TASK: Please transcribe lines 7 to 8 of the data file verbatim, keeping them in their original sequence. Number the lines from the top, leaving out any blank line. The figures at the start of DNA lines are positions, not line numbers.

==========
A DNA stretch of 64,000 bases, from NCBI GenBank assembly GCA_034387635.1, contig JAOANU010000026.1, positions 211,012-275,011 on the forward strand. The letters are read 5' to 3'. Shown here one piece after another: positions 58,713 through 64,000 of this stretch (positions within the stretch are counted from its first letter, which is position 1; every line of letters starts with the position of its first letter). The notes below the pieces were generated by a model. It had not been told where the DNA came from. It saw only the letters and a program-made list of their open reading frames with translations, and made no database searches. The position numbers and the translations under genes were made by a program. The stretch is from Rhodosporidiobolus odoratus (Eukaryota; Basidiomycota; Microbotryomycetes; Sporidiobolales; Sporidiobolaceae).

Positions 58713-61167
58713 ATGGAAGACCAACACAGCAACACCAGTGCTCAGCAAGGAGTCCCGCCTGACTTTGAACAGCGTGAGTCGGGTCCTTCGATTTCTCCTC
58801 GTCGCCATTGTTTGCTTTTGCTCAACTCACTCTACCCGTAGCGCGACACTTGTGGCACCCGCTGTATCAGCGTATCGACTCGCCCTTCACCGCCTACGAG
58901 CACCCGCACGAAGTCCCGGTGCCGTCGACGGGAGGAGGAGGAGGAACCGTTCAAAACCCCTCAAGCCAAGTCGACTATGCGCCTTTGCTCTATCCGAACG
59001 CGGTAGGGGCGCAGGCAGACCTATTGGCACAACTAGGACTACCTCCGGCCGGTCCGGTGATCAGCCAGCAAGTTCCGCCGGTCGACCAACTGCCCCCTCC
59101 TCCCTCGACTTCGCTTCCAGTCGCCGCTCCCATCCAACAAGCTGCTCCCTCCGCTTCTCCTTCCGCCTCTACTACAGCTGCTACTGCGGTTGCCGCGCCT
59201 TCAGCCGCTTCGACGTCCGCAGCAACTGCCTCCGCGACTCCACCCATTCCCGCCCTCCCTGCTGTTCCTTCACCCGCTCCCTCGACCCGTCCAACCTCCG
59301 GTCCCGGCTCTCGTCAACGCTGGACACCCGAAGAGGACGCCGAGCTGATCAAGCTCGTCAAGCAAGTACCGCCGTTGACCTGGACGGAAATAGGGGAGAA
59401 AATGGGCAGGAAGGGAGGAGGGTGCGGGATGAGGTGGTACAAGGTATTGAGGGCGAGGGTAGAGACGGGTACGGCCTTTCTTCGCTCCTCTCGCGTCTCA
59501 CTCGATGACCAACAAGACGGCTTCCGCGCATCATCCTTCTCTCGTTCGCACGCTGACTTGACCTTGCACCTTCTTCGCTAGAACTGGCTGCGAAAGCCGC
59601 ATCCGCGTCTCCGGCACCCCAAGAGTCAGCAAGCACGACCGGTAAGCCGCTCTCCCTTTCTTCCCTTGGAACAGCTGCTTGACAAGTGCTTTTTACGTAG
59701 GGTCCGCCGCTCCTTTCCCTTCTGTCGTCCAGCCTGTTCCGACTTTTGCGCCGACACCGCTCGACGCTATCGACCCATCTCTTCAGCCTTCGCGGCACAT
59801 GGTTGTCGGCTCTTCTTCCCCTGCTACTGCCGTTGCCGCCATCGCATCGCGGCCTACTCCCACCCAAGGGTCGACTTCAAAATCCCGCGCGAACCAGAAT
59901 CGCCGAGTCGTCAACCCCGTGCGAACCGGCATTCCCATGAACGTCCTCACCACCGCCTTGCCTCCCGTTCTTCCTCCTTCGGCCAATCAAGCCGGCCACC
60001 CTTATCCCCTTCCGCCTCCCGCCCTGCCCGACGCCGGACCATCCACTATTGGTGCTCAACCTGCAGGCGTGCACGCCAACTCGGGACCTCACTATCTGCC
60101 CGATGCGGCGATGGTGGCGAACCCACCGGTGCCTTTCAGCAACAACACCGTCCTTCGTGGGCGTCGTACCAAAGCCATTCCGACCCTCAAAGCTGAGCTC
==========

59101 TCCCTCGACTTCGCTTCCAGTCGCCGCTCCCATCCAACAAGCTGCTCCCTCCGCTTCTCCTTCCGCCTCTACTACAGCTGCTACTGCGGTTGCCGCGCCT
59201 TCAGCCGCTTCGACGTCCGCAGCAACTGCCTCCGCGACTCCACCCATTCCCGCCCTCCCTGCTGTTCCTTCACCCGCTCCCTCGACCCGTCCAACCTCCG